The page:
Leading technocrats have warned us of the dangers of using robots in battles. These are autonomous weapons when they are installed with artificial intelligence (AI) capabilities and become ‘killer robots.’ The fear is that the scale and intensity of warfare will increase significantly when we start using robots.
This warning about the dual use of AI and robots is welcome for we need to be reminded about these things on a regular basis, but it will have the same effect as the warning about the dual use of explosives, nuclear fission, and so on, which is nothing.
But robots and AI are having and will have a more insidious effect on our society and there seems to be little one can do about that either. Take employment. With the planet merrily increasing population, activities that reduce employment cannot be dismissed on the grounds that those replaced will be trained for more skilled occupations. It does not happen and the pockets of unemployed within a country have deep social and political implications.
Here again, one can conceive of a dual use approach: one use where robots/AI support and another where it replaces human activity. Enhancing human activity in terms of increasing precision, for example, would be welcome. Similarly, replacing human activity in areas that endanger health and human safety would also be welcome.
The debate arises when their use replaces humans who are at skill levels where opportunities to earn a living are increasingly shrinking. Recently, the City Union Bank announced that its current robot in a branch in Chennai that answers customer queries would soon begin accepting cash, deposit it in a counting machine and through facial recognition software, confirm the deposit through a SMS. It will thus stand next to and assist the teller. Bank officials claimed that it was reducing the work pressure facing officials.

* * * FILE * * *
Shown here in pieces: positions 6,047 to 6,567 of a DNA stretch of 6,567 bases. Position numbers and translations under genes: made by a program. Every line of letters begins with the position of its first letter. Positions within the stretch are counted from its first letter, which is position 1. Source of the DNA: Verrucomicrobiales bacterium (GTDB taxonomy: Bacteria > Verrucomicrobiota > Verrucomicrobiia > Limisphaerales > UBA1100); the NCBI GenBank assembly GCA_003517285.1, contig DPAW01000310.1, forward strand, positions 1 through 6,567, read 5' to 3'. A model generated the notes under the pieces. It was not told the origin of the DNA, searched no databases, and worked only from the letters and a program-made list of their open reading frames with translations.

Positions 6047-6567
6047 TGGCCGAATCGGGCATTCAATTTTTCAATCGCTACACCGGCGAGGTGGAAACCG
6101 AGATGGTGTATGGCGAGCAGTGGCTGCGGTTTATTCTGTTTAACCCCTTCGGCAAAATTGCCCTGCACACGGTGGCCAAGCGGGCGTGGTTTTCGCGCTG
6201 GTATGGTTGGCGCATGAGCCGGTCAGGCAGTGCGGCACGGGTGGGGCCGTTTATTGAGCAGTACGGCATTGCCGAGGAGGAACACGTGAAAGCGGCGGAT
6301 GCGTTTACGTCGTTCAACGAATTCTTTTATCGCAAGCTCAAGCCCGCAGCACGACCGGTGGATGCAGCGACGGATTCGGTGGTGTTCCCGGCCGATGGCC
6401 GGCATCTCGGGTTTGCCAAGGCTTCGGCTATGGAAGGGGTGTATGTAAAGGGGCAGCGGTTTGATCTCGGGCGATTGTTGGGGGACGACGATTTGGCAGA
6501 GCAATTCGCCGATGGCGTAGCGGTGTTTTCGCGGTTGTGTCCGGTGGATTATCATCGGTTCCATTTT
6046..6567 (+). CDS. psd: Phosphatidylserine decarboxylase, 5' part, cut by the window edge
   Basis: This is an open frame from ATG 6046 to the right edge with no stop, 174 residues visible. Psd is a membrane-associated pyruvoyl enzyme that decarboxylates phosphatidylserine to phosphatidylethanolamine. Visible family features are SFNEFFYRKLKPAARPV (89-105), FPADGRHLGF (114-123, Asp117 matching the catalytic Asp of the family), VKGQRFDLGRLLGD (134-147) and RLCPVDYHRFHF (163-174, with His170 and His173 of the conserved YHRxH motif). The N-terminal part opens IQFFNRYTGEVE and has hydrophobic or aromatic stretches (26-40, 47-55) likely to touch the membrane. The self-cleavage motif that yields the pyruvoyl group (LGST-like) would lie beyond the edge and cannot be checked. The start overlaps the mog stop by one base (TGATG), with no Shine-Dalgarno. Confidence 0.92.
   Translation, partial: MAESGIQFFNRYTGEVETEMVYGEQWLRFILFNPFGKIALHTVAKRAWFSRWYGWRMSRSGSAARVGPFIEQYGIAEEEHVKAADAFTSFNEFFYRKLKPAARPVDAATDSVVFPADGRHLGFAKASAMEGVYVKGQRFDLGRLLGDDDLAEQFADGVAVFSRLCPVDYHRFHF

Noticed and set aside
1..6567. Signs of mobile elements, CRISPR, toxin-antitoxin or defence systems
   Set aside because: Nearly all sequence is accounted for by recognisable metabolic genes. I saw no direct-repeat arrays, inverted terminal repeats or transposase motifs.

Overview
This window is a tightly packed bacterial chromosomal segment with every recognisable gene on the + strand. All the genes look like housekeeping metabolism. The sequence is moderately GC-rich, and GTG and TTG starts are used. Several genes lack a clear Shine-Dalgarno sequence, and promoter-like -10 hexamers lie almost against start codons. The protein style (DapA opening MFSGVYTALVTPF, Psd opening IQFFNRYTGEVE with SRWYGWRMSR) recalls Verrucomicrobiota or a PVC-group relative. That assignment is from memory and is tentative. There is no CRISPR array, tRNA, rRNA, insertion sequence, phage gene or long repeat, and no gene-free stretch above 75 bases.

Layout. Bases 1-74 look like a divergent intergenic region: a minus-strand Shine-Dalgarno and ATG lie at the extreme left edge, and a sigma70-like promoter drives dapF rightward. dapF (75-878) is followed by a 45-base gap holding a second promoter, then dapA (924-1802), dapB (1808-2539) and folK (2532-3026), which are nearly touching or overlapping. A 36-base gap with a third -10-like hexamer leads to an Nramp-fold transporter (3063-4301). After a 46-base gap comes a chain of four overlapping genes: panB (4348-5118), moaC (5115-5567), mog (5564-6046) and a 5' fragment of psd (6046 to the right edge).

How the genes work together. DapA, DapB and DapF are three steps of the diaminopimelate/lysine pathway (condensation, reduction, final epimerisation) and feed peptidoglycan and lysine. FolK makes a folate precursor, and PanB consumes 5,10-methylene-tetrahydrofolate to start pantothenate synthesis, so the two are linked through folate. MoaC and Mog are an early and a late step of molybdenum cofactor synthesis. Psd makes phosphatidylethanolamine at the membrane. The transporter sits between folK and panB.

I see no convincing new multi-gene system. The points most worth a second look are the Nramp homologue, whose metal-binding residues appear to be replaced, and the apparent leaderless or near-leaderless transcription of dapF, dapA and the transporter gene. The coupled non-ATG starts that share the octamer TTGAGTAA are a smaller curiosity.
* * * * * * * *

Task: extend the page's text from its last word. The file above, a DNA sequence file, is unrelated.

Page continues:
Developed countries have been experimenting with robots in several areas for quite some time. They were welcome in the welding sections of auto assembly for having taken away one area of manufacturing that had a higher probability for workplace injury. So is the case when robots were introduced in warehouses to move goods from one area to another; they are about 50 per cent faster than humans and again eliminate injuries while lifting.
The issue of technology replacing human activity is a broader one and the arrival or robots/ AI is likely to hasten the pace. In many parts of the world, toll booths have been replaced by cameras that capture license plate information for billing or other ways of recognising that you have a pre-paid dongle. Low-skilled jobs like the toll booth collector at the highest risk. In Norway, they are experimenting with crewless container ships that will cost about three times the conventional one but reduce operating costs by 90 per cent.
The societal question is receiving less attention. HR departments may be pleased that robots do not take breaks or fall sick and can work 24 hours. HR managers are not paid to worry about who will buy the products robots are making and transporting. Other robots? For if society does not provide for enough low and high skilled jobs, then we need to be prepared to pay everyone a minimum income to live!
The writer is a professor at Suffolk University, Boston